Wingerdwortels book takes root among viticulturists

by | May 21, 2018 | Blog, Lifestyle, News

‘Viable viticulture necessitates scientific farming with roots and sunlight’, were the opening words of Eben Archer at the launch of the new Vine Roots (Wingerdwortels) book, written by Eben Archer and Dawid Saayman. A well established root system is a critical foundation of successful viticulture and the authors felt that compiling all available knowledge and research about vine roots would be of value to the industry

The book launch took place on the 10th of May at Opstal in Slanghoek and was attended by 120 industry members.

According to project manager, Lucinda Heyns from the Institute for Grape and Wine Science (IGWS),  one of the key focus areas of the IGWS is knowledge transfer. From interaction with industry, it was evident that the management of vine roots was a knowledge transfer priority. This book, written by experts in the field is a valuable source of information on the topic for anyone working with vineyards as well as students. ‘Villa-Monash Academy has a strong focus on training and education and it was a privilege to have them on board as a key sponsor for this project’.

(L to R:) Jan Booysen, André Schreuder (Villa Crop), Lucinda Heyns (IGWS/Winetech), Eben Archer. Photographer: Noelene Mostert

Andre Schreuder from Villa-Monash Academy emphasized the importance of creating resources that can contribute to education and training. ‘It is also great to witness how Eben and Dawid, with their years of experience are giving back to industry by communicating their knowledge and by investing time in writing this book.’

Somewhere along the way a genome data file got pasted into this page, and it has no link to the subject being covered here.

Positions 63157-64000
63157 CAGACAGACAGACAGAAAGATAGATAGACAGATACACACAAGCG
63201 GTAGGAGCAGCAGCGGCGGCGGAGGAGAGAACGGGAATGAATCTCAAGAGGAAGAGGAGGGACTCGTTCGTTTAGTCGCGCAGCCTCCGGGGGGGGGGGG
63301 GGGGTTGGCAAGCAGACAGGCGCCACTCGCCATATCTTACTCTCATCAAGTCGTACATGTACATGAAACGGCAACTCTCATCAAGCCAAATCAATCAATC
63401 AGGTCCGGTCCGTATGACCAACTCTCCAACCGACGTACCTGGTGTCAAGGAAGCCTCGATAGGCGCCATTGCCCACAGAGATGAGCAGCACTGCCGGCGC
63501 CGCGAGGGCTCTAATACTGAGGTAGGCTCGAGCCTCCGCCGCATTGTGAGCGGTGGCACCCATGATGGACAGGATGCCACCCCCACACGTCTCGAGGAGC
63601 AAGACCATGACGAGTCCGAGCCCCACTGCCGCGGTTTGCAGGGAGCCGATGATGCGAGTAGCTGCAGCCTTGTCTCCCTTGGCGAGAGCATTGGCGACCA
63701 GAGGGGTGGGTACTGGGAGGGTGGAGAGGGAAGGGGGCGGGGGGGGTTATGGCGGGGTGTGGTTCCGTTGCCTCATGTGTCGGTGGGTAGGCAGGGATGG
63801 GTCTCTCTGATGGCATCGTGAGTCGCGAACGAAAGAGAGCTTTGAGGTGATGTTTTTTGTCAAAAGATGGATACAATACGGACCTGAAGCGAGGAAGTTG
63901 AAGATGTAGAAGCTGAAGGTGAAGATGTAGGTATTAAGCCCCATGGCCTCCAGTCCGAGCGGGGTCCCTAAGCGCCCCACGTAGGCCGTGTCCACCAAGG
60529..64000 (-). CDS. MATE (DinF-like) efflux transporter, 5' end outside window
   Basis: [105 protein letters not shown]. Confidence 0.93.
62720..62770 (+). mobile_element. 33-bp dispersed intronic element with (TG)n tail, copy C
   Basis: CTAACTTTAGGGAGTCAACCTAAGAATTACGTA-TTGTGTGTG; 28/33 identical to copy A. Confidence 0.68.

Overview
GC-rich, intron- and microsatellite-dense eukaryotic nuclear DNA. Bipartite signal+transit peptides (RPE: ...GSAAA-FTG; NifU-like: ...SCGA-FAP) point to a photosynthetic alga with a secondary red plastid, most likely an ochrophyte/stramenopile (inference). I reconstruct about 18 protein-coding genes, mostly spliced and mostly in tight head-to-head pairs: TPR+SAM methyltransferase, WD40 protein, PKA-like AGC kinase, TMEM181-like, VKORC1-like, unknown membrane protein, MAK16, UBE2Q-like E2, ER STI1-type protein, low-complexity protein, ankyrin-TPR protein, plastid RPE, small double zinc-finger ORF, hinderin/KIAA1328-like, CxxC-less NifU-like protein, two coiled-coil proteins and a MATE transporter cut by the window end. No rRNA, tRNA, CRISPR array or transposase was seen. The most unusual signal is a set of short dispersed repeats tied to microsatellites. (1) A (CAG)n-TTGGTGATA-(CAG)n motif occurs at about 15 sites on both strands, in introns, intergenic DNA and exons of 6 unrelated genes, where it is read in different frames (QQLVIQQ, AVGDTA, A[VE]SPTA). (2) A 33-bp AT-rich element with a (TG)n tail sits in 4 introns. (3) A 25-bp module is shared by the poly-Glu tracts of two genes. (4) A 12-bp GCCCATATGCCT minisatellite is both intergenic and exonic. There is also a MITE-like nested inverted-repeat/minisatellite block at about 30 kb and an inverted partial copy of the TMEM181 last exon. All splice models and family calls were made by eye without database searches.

Vine Roots is the result of identified industry priorities, researched and written by two veteran technical role players. Special emphasis is placed on classic historical contributions by highly regarded international workers that are not readily available to all. It covers all aspects of grapevine roots, such as the growth, morphology, anatomy, physiology and functions thereof. Furthermore, it also gives a review of methods of root investigations, as well as factors that affect the growth and distribution of grapevine roots. This is followed by a discussion of techniques aimed at the maintenance of grapevine roots in order to make grapevine cultivation in South Africa viable and sustainable.

If you are interested in a copy of the book, please contact Brigitte Cyster at Winetech: cysterb@winetech.co.za or Tel: 021 276 0496.

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